What other names is Peppermint known by?
Black Peppermint, Brandy Mint, Extract of Mentha Piperita, Extract of Peppermint, Extract of Peppermint Leaves, Extract of Peppermint Leaves, Extrait de Feuilles de Menthe de Poivrée, Extrait de Mentha Piperita, Extrait de Menthe Poivrée, Feuille de Menthe Poivrée, Field Mint, Herba Menthae, Huile de Mentha Piperita, Huile de Menthe Poivrée, Huile Essentielle de Menthe Poivrée, Lamb Mint, Menta Piperita, Mentha arvensis, Mentha halpocalyx, Mentha lavanduliodora, Mentha Oil, Mentha Piperita, Mentha Piperita Extract, Mentha Piperita Oil, Mentha x piperita, Menthae Piperitae Aetheroleum, Menthae Piperitae Folium, Menthe, Menthe Poivrée, Menthol, Mint, Mint Balm, Oil of Peppermint, Paparaminta, Peppermint Essential Oil, Peppermint Extract, Peppermint Leaf, Peppermint Leaf Extract, Peppermint Oil, Western Peppermint.
What is Peppermint?
Peppermint is a plant. The leaf and oil are used as medicine.
Peppermint is used for the common cold
, inflammation of the mouth and throat, sinus infections, and respiratory infections. It is also used for digestive problems including heartburn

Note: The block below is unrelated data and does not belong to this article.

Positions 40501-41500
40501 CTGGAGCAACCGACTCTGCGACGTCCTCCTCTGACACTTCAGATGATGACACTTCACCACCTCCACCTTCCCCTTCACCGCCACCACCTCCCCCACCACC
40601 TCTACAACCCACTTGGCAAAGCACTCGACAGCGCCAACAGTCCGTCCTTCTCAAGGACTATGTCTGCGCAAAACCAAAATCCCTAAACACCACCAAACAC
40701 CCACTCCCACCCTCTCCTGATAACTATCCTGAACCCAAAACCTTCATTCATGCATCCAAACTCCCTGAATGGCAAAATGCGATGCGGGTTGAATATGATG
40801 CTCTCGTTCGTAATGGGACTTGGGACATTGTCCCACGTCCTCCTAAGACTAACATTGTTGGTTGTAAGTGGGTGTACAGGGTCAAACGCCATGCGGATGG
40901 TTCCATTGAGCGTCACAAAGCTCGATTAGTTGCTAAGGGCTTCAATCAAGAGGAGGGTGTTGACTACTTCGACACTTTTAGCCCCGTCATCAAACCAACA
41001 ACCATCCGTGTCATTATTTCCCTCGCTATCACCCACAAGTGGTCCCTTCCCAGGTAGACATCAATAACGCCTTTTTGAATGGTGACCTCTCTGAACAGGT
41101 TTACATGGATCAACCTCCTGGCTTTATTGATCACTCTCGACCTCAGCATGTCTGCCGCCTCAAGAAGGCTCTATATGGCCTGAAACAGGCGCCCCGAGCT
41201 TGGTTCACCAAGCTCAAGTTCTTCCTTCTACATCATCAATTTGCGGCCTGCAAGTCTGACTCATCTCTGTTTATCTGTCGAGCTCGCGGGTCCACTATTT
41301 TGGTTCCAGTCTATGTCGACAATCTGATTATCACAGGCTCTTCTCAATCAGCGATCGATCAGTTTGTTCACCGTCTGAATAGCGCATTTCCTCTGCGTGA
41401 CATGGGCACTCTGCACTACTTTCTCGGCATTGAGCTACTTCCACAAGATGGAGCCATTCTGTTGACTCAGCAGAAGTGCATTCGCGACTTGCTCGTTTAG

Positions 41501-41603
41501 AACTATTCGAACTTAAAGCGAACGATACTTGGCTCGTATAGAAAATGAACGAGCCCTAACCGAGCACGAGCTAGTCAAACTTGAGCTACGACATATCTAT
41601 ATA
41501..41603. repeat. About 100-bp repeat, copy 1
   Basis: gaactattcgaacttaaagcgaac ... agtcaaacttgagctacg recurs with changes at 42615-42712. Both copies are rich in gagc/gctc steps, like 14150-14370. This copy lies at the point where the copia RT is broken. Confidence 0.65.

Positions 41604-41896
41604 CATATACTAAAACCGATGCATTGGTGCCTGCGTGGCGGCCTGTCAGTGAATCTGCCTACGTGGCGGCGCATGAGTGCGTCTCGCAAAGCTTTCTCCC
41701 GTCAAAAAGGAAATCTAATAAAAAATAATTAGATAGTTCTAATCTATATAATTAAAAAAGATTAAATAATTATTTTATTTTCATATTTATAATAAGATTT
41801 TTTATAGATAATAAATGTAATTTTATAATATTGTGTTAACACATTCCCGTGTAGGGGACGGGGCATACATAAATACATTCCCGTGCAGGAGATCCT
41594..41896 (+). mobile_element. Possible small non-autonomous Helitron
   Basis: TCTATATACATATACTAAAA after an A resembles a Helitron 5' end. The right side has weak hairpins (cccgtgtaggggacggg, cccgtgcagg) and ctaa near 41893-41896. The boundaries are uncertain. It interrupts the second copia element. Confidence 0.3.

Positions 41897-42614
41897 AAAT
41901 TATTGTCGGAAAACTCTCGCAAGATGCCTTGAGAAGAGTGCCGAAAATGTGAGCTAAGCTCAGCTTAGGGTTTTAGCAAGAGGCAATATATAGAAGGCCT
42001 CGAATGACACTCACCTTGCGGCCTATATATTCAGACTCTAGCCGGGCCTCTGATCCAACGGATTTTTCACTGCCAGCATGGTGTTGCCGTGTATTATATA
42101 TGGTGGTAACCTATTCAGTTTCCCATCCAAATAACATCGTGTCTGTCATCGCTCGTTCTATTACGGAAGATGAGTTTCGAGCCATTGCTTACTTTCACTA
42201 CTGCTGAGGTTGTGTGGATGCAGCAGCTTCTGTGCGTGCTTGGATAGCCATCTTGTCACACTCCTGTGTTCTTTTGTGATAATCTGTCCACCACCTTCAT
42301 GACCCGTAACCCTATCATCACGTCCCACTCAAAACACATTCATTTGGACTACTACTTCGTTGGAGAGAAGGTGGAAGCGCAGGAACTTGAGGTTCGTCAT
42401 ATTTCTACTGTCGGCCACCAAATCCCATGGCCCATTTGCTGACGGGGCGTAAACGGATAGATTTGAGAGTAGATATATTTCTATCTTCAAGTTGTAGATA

, morning sickness
, irritable bowel syndrome
), cramps of the upper gastrointestinal
(GI) tract and bile ducts, upset stomach
, bacterial overgrowth of the small intestine, and gas
Some people also use peppermint for menstrual problems, liver
and gallbladder complaints, preventing spasms during endoscopy
procedures, and as a stimulant.
Peppermint oil is applied to the skin for headache
, muscle pain
, nerve pain
, inflammation of the mouth, joint conditions, itchiness, allergic rash
, bacterial and viral infections, relaxing the colon
during barium enemas, and for repelling mosquitoes.
Some people inhale peppermint oil for treating symptoms of cough